Are you in the 4%?
You may have heard about the 4% rule for retirement spending. It’s a simple but imperfect guide to how much you can safely spend each year during retirement.
There can be different nuances to it but the basic concept is that when you begin retirement, spend 4% of your savings in the first year. Then, increase your spending by an inflation adjustment each year. At this rate of spending, you should safely fund a 30-year retirement and hopefully not over- or under-spend.
While it’s easy to understand, this rule of thumb may not the best strategy to budget for your retirement. Why not?
1. Retirement age
We retire at different times. If you retire at age 55, your savings will need to last longer than if you retire at 75. The same spending rule is not going to be optimal for both of you.
2. Life expectancy
We have different life expectancies. There’s no joy in a short life expectancy other than you can spend at a higher rate than someone who’s going to live to 100.
3. Investment strategy
Investing your savings too conservatively (e.g., all invested in bank CDs) will generate less investment income over the long run than investing more aggressively. If you invest more cautiously, you’ll have to spend more cautiously.
4. Investment returns
What if your invested savings do particularly well or poorly one year? Should you adjust your spending or just keep going at the same rate indefinitely?
How much do you adjust for inflation each year? What if the inflation rate becomes meaningful (as it is at the moment)? Will you be able to sustain those increases over time?
If your savings are in a pre-tax IRA, then you’ll pay tax on those distributions and your spendable net worth is lower than what it nominally appears to be. Roth IRAs are worth more in retirement as your distributions are tax-free. Taxable savings are in the middle as you’ll likely pay investment taxes on distributions but these would be significantly lower than with a pre-tax retirement account.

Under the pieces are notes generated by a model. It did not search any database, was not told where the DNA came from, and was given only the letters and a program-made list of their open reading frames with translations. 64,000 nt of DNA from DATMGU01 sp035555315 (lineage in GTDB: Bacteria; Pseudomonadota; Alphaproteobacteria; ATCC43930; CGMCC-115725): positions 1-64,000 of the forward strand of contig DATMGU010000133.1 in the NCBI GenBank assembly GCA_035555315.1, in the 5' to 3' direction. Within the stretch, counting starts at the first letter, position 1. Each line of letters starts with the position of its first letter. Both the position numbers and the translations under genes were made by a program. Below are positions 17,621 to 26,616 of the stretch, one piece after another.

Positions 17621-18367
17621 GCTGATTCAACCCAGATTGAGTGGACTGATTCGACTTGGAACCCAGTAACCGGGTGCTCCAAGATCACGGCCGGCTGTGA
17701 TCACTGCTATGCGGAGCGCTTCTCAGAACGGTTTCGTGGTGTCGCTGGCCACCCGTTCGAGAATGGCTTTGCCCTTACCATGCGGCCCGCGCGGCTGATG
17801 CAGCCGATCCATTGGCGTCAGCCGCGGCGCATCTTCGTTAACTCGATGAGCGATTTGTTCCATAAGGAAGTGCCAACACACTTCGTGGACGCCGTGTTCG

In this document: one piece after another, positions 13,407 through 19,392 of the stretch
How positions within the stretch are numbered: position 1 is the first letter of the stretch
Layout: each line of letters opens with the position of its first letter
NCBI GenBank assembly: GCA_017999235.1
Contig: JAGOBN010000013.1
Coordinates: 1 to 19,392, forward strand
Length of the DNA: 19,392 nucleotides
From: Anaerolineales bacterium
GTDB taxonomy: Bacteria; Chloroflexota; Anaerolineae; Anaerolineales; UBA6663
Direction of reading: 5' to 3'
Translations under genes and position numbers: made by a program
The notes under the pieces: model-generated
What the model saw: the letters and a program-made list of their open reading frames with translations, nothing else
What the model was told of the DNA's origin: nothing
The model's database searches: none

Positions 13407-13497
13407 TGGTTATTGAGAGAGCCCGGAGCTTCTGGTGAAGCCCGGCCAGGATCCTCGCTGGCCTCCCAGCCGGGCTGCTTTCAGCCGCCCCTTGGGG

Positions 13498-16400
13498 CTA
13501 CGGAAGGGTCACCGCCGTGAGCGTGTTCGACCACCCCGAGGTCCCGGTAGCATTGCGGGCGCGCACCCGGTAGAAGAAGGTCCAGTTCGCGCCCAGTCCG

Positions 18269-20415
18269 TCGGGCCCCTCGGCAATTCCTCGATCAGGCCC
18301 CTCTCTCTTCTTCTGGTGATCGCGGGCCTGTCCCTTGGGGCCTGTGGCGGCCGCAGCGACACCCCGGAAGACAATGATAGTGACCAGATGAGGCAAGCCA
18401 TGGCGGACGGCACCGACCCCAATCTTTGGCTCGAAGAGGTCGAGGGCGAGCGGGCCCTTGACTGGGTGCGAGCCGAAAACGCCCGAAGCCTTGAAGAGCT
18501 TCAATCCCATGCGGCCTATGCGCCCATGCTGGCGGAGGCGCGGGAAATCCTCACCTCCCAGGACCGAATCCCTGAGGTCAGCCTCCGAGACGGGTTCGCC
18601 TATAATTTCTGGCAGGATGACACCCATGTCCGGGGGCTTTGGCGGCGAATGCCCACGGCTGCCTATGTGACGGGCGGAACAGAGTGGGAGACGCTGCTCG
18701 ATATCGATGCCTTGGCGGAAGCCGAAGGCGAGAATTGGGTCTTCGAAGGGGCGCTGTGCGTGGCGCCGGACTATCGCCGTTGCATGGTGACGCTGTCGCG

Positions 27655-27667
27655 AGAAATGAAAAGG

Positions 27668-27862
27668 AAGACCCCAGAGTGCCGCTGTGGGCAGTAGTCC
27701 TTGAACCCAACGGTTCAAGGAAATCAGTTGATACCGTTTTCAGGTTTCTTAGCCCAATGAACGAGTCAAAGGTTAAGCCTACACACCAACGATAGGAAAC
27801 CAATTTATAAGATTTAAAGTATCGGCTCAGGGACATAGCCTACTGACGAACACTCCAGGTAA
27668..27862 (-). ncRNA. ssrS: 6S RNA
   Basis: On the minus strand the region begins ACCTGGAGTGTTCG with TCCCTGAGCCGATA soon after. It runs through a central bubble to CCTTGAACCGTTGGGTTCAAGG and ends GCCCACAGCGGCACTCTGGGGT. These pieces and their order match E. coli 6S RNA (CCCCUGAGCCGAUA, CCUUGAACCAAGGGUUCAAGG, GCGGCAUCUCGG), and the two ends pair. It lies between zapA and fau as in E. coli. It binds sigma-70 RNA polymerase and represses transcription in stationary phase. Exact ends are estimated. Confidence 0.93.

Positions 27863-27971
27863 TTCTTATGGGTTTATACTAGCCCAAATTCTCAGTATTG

7. Estate preferences
Some of us would like to die having just spent our last dollar while others want to leave behind an inheritance for others. Your rate of spending should reflect that choice.
What’s a better way to determine a safe spending rate in retirement?
There’s no one-size-fits-all answer. Here’s the approach I use in my Retirement Readiness service.
- Determine your after-tax net worth after adjusting for embedded taxes and any liabilities such as mortgages and other outstanding loans.
- Determine an appropriate asset allocation based on your age, life expectancy, net worth, personal risk tolerance, and sources of income such as Social Security and any pensions.
- Based on this asset allocation, derive a reasonable long-term rate of return assumption and project out the rate at which your net worth will decline over your lifetime as you spend down your savings.
- Run multiple spending scenarios to accommodate different assumptions for spending, life expectancy, investment rates of return, and unforeseen future financial surprises.
There’s no precision but the results of these multiple scenarios will offer you an actionable picture of how financially secure you’ll be in retirement. You’ll understand the risks you face, how sensitive your situation is to the various future uncertainties, and the options you have to adjust and mitigate the risks.
It’s not as simple as a 4% rule but it’s more accurate, flexible, and likely to avoid both over- and under-spending during your retirement.
If you want guidance in how to estimate a safe spending rate during retirement, get in touch.